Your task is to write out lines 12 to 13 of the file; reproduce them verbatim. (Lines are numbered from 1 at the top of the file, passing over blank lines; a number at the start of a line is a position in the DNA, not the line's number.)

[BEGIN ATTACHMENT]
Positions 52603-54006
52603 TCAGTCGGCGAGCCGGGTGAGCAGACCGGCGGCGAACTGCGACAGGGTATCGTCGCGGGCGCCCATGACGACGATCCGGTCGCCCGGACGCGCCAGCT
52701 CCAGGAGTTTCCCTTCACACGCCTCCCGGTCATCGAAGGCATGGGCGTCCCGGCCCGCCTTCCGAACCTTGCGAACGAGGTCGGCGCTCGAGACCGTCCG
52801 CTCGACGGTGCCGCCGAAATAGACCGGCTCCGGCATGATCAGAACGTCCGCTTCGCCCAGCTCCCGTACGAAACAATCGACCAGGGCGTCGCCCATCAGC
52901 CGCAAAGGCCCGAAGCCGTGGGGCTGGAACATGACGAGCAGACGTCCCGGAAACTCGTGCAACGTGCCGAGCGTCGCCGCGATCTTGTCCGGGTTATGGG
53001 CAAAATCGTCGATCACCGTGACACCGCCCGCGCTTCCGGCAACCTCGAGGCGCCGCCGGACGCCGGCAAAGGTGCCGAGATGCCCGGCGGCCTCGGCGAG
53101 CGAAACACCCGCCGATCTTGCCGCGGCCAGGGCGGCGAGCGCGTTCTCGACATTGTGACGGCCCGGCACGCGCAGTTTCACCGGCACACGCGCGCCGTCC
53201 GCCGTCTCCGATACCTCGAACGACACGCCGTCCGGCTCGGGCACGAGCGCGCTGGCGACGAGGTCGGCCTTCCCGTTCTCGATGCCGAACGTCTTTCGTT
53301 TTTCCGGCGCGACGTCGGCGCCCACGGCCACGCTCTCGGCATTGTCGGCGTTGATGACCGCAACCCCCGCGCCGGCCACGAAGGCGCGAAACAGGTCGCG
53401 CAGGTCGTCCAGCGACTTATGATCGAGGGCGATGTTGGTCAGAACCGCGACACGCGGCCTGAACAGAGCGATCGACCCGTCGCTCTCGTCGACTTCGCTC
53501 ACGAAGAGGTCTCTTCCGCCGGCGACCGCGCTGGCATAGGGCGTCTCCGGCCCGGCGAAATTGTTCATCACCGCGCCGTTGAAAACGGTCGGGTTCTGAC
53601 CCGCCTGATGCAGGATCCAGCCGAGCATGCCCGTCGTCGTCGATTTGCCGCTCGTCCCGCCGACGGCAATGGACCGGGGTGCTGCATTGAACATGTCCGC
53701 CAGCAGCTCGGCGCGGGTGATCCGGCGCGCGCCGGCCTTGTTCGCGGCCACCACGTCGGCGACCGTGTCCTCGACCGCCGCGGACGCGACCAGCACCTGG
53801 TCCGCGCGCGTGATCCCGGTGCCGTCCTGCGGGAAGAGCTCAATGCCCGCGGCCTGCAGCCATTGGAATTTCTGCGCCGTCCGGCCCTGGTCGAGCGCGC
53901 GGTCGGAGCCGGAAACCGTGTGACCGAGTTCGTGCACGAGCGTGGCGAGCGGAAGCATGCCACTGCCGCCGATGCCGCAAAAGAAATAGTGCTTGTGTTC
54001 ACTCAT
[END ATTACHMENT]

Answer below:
53601 CCGCCTGATGCAGGATCCAGCCGAGCATGCCCGTCGTCGTCGATTTGCCGCTCGTCCCGCCGACGGCAATGGACCGGGGTGCTGCATTGAACATGTCCGC
53701 CAGCAGCTCGGCGCGGGTGATCCGGCGCGCGCCGGCCTTGTTCGCGGCCACCACGTCGGCGACCGTGTCCTCGACCGCCGCGGACGCGACCAGCACCTGG